In rare comments admitting Tehran is considering developing nukes, official claims it would be the West’s fault for making moves to ‘corner’ his country

In this Feb. 3, 2007 file photo, a technician works at the Uranium Conversion Facility just outside the city of Isfahan, Iran. (AP Photo/Vahid Salemi, File)

By AGENCIES and TOI STAFF9 February 2021, 1:35 pm  7In this Feb. 3, 2007 file photo, a technician works at the Uranium Conversion Facility just outside the city of Isfahan, Iran. (AP Photo/Vahid Salemi, File)

Iran’s intelligence minister has warned the West that his country could push for nuclear weapons if crippling international sanctions on Tehran remain in place, state television reported Tuesday.

The remarks by Mahmoud Alavi mark a rare occasion that a government official said Iran could move toward nuclear weapons. Tehran has long insisted that the program is for peaceful purposes only.

“Our nuclear program is peaceful and the fatwa by the supreme leader has forbidden nuclear weapons, but if they push Iran in that direction, then it wouldn’t be Iran’s fault but those who pushed it,” Alavi was quoted as saying.

A 1990s fatwa, or religious edict, by the country’s Supreme Leader Ayatollah Ali Khamenei stated that nuclear weapons are forbidden.

Iranian Intelligence Minister Mahmoud Alavi answers questions from lawmakers in an open session of parliament in Tehran, Iran, Oct. 25, 2016 (AP Photo/Ebrahim Noroozi)

“If a cat is cornered, it may show a kind of behavior that a free cat would not,” Alavi said. He added that Iran has no plans to move toward a nuclear weapon under current circumstances.

Last month, a former Iranian diplomat said that if Israel or the US take “dangerous” steps, Khamenei may reverse the religious opinion that forbids the acquisition, development or use of nuclear weapons.

The 81-year-old supreme leader, who has the final say on all matters of state in Iran, on Sunday urged the United States to lift all sanctions if it wants Iran to live up to commitments under its 2015 nuclear deal with world powers. However, President Joe Biden has said the US won’t be making the first move.

US Secretary of State Antony Blinken said last week that Iran was currently months away from being able to produce enough material to build a nuclear weapon. And, he said, that timeframe could be reduced to “a matter of weeks” if Tehran further violates restrictions it agreed to under the 2015 nuclear deal with world powers.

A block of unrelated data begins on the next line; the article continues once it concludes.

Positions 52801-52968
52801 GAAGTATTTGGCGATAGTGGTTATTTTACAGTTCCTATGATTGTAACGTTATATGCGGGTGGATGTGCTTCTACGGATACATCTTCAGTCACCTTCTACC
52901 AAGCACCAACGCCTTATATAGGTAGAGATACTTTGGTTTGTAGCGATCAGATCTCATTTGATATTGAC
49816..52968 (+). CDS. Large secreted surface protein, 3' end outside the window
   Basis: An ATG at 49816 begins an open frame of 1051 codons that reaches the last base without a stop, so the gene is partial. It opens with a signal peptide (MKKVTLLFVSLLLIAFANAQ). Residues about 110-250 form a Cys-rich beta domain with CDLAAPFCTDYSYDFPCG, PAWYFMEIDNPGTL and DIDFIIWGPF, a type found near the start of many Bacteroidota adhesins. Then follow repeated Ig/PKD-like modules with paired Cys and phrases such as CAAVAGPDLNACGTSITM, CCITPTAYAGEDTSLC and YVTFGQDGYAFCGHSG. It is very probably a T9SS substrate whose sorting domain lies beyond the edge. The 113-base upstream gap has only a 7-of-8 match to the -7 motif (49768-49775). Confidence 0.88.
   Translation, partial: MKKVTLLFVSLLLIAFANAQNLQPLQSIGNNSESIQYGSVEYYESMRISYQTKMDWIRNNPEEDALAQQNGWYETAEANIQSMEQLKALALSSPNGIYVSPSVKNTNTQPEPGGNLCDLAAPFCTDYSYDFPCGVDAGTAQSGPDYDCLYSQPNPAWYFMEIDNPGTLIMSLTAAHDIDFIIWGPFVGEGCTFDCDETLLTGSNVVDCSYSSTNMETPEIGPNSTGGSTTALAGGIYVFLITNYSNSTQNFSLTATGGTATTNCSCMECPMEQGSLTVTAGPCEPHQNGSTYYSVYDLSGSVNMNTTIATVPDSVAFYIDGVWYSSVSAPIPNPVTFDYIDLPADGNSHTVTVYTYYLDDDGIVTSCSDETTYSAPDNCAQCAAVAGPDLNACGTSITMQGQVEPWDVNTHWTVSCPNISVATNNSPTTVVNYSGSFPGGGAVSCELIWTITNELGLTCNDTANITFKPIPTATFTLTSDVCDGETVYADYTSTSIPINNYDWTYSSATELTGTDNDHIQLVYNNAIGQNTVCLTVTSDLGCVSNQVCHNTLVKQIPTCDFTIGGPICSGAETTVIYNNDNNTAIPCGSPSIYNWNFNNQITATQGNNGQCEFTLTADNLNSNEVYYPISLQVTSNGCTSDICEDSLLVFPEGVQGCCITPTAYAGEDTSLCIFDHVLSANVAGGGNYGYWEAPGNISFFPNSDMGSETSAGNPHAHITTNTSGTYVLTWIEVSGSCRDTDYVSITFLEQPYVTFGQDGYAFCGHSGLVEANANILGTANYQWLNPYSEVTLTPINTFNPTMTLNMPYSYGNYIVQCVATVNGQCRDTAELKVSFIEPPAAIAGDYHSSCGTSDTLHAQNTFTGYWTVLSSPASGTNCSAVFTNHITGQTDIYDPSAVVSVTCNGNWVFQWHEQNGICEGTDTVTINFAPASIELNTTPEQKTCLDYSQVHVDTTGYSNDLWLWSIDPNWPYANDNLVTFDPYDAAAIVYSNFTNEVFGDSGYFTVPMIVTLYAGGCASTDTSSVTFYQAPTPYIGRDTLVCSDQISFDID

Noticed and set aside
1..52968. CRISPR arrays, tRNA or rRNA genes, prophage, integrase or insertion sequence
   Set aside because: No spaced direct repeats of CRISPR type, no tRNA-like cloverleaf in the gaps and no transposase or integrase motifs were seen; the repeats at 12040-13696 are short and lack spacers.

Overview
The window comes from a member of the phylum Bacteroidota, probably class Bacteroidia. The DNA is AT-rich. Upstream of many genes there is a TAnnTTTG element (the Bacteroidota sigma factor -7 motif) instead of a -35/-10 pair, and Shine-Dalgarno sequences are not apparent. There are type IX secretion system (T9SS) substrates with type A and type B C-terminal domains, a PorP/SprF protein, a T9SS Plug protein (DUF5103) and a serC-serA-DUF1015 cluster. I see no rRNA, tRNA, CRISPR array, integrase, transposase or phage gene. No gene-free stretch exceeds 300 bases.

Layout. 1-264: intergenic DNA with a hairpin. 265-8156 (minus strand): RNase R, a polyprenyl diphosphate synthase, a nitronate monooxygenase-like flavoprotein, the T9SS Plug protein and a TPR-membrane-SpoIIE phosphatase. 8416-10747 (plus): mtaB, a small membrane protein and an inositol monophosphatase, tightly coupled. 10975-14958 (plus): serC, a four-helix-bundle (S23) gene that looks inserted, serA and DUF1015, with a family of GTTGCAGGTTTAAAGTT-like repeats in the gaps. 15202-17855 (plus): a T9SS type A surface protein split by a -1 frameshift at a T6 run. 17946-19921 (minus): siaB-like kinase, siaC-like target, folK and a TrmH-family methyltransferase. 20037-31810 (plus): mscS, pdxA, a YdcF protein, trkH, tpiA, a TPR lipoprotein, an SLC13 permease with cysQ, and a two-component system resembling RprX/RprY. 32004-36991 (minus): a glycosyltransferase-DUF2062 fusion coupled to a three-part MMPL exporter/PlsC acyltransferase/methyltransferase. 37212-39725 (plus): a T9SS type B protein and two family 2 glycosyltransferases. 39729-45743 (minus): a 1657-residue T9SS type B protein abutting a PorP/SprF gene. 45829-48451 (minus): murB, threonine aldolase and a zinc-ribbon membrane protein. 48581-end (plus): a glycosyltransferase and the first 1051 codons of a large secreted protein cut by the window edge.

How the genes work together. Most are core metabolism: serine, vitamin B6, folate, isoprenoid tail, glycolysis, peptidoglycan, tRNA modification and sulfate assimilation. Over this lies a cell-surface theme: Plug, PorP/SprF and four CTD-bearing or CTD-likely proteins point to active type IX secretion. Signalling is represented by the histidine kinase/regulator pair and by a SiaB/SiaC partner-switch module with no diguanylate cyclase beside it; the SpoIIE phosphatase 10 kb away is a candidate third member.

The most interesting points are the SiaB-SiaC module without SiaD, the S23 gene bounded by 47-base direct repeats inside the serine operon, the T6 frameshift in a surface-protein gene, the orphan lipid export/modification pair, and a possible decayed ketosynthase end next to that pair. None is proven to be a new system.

Following the killing last December of an Iranian scientist, Mohsen Fakhrizadeh, named by Israel as spearheading the country’s rogue nuclear weapons program, Iran’s parliament has approved a law to block international nuclear inspectors later this month — a serious violation of the accord.

Alavi, the intelligence minister, was also quoted as saying that a member of the Iranian armed forces “facilitated” the killing of the scientist, which Iran has blamed on Israel.

The minister did not expand on what he meant — and it was not clear if the soldier had carried out the explosion that killed Fakhrizadeh. Israel, which has been suspected of killing Iranian nuclear scientists over the last decade as well as allegedly carrying out attacks on a number of facilities, has repeatedly declined to comment on the attack.

Military personnel stand near the flag-draped coffin of Mohsen Fakhrizadeh, an assassinated top nuclear scientist during his funeral ceremony in Tehran, Iran, November 30, 2020. (Iranian Defense Ministry via AP)

This was the first time that Iran acknowledged a member of its armed forces may have acted as an accomplice in the killing of Fakhrizadeh, who headed Iran’s so-called AMAD program, which Israel and the West have alleged was a military operation looking at the feasibility of building a nuclear weapon.

Unveiling a trove of material brought out of Iran by the Mossad on the regime’s nuclear weapons program, Prime Minister Benjamin Netanyahu said in 2018 that Fakhrizadeh was overseeing Iran’s bid for the bomb.

The International Atomic Energy Agency — the UN’s nuclear watchdog — says that “structured program” ended in 2003. US intelligence agencies concurred with that assessment in a 2007 report.

However, Israel insists Iran is still working to develop nuclear weapons, pointing to its enrichment work, its ballistic missile program and its research into other technologies.

On Saturday, the Wall Street Journal reported that United Nations nuclear inspectors found traces of radioactive material at Iranian nuclear sites that could indicate work on nuclear weapons.

Lawmakers in Tehran recently approved a bill requiring Iran to resume uranium enrichment to 20 percent purity, as it had been doing before the nuclear deal, and to stock 120 kilograms (265 pounds) of uranium each year. The legislation had already been in the pipeline, but it was advanced after Fakhrizadeh was killed.

Last month, Tehran announced it was beginning to enrich uranium up to 20 percent — far beyond the 3.5% permitted under the nuclear deal, and a relatively small technical step away from the 90% needed for a nuclear weapon. Iran also said it was beginning research into uranium metal, a material that technically has civilian uses, but is seen as another likely step toward a nuclear bomb.